Select extremely fresh blossoms that are tight and stand tall. They don’t have a long shelf life, so plan to prepare them within a couple of hours of purchasing them at market. Take a trip or two around the market to be sure you are getting the freshest blossoms…if not, you’re sure to throw some out because they’re wilting and unusable.

Photo by Lisa Lathrop © DoubLeL Photography
To prepare the blossoms, trim the stem just at the base of the flower and remove the stamen from inside. It may be helpful to have a tweezers or needle nose plyers to remove the stamen, as some blossoms may be difficult to get into with just your fingers.

Next prepare a batter for the blossoms using the following:
1 cup flour
½ cup cornstarch
1 tsp salt
1 cup milk or beer
Mix until blended smoothly and chill in refrigerator until ready to use

Stuff blossoms with soft cheese of your choice, using only ½ tsp per blossom then twisting top to seal and place on sheet pan.  Pick up one of the small batch soft artisnal cheeses at market and try that for your stuffing.
Photo by Lisa Lathrop © DoubLeL Photography
Heat ½ inch canola oil, safflower oil or sunflower oil in large sauté pan or wok until heated to 375° or just until a small piece of bread dropped in oil browns quickly.
Dip blossoms in batter and then gently place in oil, being careful to only place as many blossoms as will fit comfortably in bottom of pan at one time. Fry for approx 3 min, turning halfway through. If you have a candy/deep fry thermometer, try to adjust the heat so that the temperature stays about 375° during frying. Remove with slotted spoon and rest on paper towels to drain excess oil. Fry remaining blossoms, drain and sprinkle lightly with salt before serving.

Photo by Lisa Lathrop © DoubLeL Photography
Serve immediately and enjoy!

Sunday, August 1, 2010

Beet Salad

Beets are readily available at all the markets and it's time for Beet Salad!

While dining recently at Bunky's Cafe we had a fresh beet salad that was so fantastic even my beet hating husband has turned a new leaf. It's not really that he hates beets, he just wouldn't normally choose to eat them. I, on the other hand, will eat beets in any way, shape or form I can get them.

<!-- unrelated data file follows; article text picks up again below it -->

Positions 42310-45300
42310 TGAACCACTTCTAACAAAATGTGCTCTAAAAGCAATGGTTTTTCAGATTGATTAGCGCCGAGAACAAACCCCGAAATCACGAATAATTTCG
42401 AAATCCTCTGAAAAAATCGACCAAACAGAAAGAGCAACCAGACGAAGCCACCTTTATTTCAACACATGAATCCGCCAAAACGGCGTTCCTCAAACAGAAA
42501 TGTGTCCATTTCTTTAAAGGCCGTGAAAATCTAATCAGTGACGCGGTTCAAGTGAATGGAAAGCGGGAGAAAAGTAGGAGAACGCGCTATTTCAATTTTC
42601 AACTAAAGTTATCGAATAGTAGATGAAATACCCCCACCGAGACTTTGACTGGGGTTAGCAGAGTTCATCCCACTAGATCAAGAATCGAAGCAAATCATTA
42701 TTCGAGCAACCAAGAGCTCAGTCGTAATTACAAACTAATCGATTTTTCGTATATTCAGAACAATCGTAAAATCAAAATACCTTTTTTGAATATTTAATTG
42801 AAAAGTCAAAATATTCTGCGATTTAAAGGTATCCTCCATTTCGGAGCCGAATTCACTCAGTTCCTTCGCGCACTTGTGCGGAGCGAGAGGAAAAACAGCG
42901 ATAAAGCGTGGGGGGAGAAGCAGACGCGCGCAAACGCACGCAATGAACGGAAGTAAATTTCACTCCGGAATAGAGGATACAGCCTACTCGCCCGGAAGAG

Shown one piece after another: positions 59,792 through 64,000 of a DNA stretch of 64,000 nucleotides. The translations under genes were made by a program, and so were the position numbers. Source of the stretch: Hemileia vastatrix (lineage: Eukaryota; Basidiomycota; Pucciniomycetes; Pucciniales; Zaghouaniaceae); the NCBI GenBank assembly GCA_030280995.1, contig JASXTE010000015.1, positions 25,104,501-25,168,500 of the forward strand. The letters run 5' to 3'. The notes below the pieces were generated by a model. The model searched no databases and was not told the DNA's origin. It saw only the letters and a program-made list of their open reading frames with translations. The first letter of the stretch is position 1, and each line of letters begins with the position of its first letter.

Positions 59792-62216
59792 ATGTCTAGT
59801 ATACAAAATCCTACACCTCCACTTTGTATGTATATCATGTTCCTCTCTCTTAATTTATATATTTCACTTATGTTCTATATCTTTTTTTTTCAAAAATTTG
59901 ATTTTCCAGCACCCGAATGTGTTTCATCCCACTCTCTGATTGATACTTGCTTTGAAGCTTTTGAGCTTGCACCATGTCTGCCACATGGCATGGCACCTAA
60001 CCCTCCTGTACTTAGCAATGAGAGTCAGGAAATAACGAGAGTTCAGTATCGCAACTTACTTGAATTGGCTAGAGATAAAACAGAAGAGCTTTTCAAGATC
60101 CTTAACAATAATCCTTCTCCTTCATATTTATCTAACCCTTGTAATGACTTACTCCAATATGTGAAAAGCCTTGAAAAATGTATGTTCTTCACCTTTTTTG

When visiting the local markets this week, pick up some of the delicious salad greens and some fresh, local beets, cucumbers, onions and tomatoes, and if you get the chance, some great local feta to make a quick and easy summer salad for a hot day.

For quick salad preparation, steam the beets in advance until fork tender, then peel and chill in refrigerator until ready to use. Dice or slice as you like. Peel, de-seed and slice cucumber and toss lightly with salt and place in a strainer while you prepare the rest of the salad. Slice or dice the tomatoes and crumble the feta. Rinse, spin and tear the greens into bite-sized pieces, then toss with a light vinaigrette with rice wine vinegar and local sunflower oil with some fresh herbs, salt and pepper. Portion out the greens onto salad plates, then top with beets, cucumber, tomato and feta. Serve with some fresh baked bread and a little summer sangria and you've got quite a treat for brunch, lunch or dinner.

Oh, and don't throw out the beet tops...the greens work great in soups, salads, stir fry or anywhere else you normally use greens. They have that sweet, wonderful beet-like flavor and are quite a treat.


Saturday, July 24, 2010

Tequila Mojito

Check out my recipe for a Tequila Mojito on

Thursday, July 15, 2010

YIKES! Greens, greens, and yet more greens

I love this time of year, but some weeks it feels a little overwhelming as our Community Supported Agriculture share from JenEhr Family Farm is bursting with fresh summer goodies. Our refrigerator was packed full of veggies today before I picked up a very full cooler more. So, after working all day at Sub-Zero and then all night at Delaney's I came home and used the new electric pressure cooker--a godsend--to make up some spicy pork and greens with Cottage Bacon from Willow Creek Farm and beet greens and swiss chard. I sauteed some onions with the smoky bacon in a little canola oil, then added some white wine, Frank's hot sauce, water, salt and the greens until it filled the pressure cooker. I cooked them down on warm until they were safely below the Fill line then steamed them for 5 minutes, tasted them, added more hot sauce, stirred and steamed for 5 more minutes. Voila, fini.

Next I sliced up several huge scallions and froze them because they're coming out our ears. Over the winter I'll add them to stir fry, soups, stews etc.

Then I steamed sugar snap peas, the last asparagus of the season and the first broccoli.

I've still got a huge bunch of carrots, a gigantic napa cabbage, the first yellow beans of the season and some kohlrabi and radishes to deal with, but I think I can now fit the rest into the fridge.

Tomorrow I'll make pesto with sorrel, mizuna and basil along with about a dozen scapes still waiting to be used. I'll freeze the pesto for use on pizzas in salads or on pasta over the winter.

I wish there was a way to save all the awesome salad greens for the sparse time during January and February, but since there isn't we'll just have to eat a few more salads this week or make some wraps with shrimp, rice and chilis. Yum!

What I love best about the CSA is I never know what's coming until we get it each week and then I get to be creative about what to use now, what to save for later and how to use the things I've never seen before.